Research Papers Gettysburg Topics For An Expository Essay

Shaara’s work, which was developed into the 1993 movie Gettysburg, has inspired tens of thousands of Americans to make the journey to Gettysburg to relive those three epic days in July 1863.The publication of Frassanito’s ground-breaking Gettysburg: A Journey in Time produced an entirely new genre in Civil War historiography.Retreat from Gettysburg does not at first seem like it ought to be on anyone’s top- five list for any battle book, since (as Winston Churchill said about Dunkirk) evacuations are not victories, no matter how successful.Brown, however, has managed to write a wonderfully compelling, highly readable book about a subject that he never allows to lapse into dreariness.Pulitzer Prize-winning author Stephen Sears’ remarkable book is another must- read for any student of the Battle of Gettysburg.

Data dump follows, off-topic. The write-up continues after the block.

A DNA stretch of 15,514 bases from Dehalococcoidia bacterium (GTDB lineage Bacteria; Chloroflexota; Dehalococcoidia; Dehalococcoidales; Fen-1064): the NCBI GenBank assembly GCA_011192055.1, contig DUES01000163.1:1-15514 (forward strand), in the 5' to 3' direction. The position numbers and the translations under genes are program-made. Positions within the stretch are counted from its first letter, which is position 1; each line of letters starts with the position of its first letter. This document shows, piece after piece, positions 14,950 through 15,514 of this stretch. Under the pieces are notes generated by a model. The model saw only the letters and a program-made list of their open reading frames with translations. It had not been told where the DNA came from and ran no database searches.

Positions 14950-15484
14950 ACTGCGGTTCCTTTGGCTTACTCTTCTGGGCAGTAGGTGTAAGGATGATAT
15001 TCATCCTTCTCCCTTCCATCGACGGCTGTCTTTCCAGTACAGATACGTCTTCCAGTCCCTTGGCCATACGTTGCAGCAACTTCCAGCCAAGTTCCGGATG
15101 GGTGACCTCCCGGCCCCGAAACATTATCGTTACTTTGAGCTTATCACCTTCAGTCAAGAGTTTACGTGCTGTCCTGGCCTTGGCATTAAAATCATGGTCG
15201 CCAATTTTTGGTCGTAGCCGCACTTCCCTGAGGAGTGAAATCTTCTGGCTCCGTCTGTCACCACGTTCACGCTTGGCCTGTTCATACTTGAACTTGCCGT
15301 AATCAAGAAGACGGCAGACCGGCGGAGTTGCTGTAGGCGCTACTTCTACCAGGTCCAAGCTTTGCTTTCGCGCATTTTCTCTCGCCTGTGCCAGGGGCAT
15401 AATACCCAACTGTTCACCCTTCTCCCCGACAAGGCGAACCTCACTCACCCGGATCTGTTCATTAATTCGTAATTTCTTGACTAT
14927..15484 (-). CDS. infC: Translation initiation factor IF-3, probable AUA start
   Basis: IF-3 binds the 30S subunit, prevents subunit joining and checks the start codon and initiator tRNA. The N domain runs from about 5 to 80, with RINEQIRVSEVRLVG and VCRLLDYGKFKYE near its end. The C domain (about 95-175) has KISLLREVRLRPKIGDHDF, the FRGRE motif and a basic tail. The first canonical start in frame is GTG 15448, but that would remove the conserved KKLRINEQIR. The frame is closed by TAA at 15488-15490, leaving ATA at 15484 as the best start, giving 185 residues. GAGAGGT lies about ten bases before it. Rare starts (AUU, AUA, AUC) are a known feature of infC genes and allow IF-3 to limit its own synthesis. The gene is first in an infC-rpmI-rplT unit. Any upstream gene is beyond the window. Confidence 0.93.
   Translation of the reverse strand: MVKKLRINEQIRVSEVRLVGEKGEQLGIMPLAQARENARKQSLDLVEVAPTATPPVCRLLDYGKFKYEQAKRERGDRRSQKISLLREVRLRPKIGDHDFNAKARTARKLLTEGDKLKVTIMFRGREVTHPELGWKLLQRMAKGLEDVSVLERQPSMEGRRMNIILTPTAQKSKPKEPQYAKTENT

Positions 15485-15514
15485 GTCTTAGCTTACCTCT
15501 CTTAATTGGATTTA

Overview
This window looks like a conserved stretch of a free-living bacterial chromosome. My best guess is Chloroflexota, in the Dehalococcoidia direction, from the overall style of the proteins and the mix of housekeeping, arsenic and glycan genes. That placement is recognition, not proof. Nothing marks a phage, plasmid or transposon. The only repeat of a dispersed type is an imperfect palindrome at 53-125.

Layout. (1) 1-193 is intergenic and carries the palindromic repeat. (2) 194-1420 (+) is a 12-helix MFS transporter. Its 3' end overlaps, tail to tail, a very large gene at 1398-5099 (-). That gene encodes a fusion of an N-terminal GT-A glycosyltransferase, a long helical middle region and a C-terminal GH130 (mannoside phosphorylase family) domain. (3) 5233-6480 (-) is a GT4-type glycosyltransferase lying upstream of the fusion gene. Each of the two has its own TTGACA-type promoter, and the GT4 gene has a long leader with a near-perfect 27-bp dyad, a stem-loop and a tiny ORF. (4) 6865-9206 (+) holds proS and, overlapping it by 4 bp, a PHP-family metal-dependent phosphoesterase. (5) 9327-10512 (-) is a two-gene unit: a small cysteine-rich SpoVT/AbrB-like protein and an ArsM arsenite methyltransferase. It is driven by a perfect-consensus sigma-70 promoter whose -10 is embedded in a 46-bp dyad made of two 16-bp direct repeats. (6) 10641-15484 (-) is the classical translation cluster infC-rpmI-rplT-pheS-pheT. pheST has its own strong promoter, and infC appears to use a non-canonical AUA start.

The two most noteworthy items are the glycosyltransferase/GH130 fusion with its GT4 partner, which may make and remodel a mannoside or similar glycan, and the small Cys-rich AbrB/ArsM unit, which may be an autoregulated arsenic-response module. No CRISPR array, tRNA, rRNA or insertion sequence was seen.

Once described as “Gettysburg’s Lieutenant Columbo,” William Frassanito produced a meticulous study of Gettysburg battlefield photography that has permitted generations of historians to—literally—see the events of July 1–3, 1863, from new angles.For our latest newsstand-only special issue, Gettysburg, we asked a number of Civil War historians for their opinions on a variety of topics, including the battle’s most overrated and underrated performances, best photos, and most compelling monuments.Space constraints prevented us from including the answers to one of the questions we posed: What are the five best books about the Battle of Gettysburg (nonfiction or fiction)? Coddington’s work has become the touchstone book for understanding the full scope of Gettysburg, treating the campaign and not just the battle, from Robert E.Its weakness is its plodding, tedious style, which often makes it a book more recommended than read.High Tide at Gettysburg is a journalist’s rather than a historian’s work, and for sheer readability, there is no other single-volume history of the battle to match it.It’s done with a passion for completeness, and it’s also the first book that took notice of the significance of the fence rails on either side of the Emmittsburg Road—a point that got me thinking about the larger meaning of the fences in the whole Gettysburg battle.The judgments about the most famous attack in American history are careful and judicious; Hess is not in love with Longstreet, and, on the whole, he does not consider the attack to have been some ghastly error on Lee’s part.Tucker is long on personalities (which interested him the most) and short on military chitchat (there are, for instance, no maps), and he breathes a gentle but definite spirit of admiration for the Army of Northern Virginia, and especially for James Longstreet.Hess’ study is the model of a Gettysburg micro-history.For the truly serious, though, Coddington remains the outstanding, classic study of the campaign.Reardon’s study is one of the best and most influential books on any Civil War topic to appear in the past few decades.

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